A Calgary retiree says he was “sick to his stomach” after learning his bank wired more than $800,000 of his savings to fraudsters despite security red flags.
Rod McLeod, 75, was a longtime customer with Cidel Bank — one of dozens of private banks in Canada that handle wealth management for people with high incomes or sizeable assets.
“It has turned my life upside down,” says McLeod, a retired lawyer. “I expected them to protect me.”
McLeod is suing, alleging “negligence, breach of contract and breach of fiduciary duty” by Cidel in a statement of claim filed last week.
It’s one more case of what’s become a multibillion-dollar problem in Canada and the U.S., according to authorities.
Wire fraud is a “huge problem” and “so rampant,” investigator and former FBI agent Don Vilfer told Go Public, that better laws are needed in Canada and the U.S. to protect bank customers.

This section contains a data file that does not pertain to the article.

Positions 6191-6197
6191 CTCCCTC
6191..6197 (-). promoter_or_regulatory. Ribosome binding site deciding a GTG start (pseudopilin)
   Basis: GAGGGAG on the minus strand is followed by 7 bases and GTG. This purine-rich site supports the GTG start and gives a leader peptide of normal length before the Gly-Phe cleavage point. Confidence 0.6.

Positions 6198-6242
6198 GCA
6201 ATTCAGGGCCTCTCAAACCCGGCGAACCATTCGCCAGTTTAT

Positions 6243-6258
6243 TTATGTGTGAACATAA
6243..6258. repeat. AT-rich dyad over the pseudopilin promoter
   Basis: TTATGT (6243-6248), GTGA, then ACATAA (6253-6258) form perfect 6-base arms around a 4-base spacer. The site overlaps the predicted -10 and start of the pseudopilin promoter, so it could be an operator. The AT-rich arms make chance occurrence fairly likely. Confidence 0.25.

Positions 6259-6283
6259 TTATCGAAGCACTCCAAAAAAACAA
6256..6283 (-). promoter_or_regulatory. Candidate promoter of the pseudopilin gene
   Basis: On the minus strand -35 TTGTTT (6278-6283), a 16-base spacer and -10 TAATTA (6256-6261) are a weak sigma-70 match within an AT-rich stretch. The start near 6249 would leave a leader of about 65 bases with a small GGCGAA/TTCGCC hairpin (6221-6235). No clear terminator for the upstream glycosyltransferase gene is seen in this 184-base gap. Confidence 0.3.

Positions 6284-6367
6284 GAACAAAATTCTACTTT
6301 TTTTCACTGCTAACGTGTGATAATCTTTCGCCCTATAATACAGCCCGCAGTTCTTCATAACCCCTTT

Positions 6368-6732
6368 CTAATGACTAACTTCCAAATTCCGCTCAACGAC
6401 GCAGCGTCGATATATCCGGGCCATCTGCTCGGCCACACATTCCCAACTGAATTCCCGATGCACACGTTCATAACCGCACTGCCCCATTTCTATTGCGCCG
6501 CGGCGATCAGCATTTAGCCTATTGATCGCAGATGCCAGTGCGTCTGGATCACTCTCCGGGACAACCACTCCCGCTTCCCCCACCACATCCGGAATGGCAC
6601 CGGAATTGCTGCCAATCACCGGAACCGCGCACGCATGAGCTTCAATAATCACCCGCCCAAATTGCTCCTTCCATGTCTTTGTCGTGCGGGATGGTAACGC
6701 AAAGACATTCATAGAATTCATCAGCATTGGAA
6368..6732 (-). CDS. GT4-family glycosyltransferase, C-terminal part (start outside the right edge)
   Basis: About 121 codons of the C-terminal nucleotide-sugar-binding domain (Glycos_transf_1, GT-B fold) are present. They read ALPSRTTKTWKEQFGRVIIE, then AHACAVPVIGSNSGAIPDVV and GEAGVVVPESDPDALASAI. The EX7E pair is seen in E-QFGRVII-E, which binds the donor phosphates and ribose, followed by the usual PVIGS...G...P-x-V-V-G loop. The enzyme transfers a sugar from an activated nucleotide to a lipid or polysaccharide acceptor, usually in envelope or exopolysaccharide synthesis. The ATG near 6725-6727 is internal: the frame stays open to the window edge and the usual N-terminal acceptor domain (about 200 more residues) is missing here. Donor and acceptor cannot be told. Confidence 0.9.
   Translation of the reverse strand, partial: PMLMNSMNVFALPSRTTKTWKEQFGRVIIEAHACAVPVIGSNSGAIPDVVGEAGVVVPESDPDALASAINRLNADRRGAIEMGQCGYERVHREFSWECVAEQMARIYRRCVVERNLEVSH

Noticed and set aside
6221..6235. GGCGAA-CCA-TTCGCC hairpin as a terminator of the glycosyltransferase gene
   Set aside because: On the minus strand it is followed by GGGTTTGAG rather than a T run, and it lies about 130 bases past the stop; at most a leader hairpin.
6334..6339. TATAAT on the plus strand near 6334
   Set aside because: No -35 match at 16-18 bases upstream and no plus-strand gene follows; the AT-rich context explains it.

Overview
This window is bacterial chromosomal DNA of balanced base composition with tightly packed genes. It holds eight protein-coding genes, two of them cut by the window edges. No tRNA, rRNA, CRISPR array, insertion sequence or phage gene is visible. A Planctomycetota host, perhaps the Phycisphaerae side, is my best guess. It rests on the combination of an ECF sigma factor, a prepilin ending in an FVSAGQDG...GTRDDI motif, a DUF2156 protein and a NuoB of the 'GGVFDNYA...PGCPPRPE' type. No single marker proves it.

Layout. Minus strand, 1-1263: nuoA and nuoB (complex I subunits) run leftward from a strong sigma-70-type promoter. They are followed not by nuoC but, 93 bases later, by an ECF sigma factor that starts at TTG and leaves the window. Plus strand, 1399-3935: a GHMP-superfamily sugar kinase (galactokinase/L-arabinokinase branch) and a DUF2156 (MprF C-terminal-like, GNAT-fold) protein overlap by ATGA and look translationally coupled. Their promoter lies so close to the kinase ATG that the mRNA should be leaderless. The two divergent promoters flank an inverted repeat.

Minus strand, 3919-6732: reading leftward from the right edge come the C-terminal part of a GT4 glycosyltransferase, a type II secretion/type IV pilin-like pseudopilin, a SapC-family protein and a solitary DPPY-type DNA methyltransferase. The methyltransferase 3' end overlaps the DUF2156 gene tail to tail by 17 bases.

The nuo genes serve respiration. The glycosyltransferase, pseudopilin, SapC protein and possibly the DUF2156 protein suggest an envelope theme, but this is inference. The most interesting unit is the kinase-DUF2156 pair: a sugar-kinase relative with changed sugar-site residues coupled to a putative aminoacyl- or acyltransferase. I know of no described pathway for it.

“Legislation in both Canada and the U.S. is behind in terms of requiring financial institutions to take certain steps … [to prevent] this kind of thing,” Vilfer said.
In September 2018, McLeod was excited to make an offer on a condo in Rancho Mirage, Calif. — just north of Palm Desert.
He had Cidel wire a deposit to a California bank account and waited for instructions on the outstanding balance of $619,000 US ($820,000 Cdn).
A few weeks later, an email supposedly from the realtor handling the sale, said the balance should go to a different bank — Chase Bank in Denver, Colo.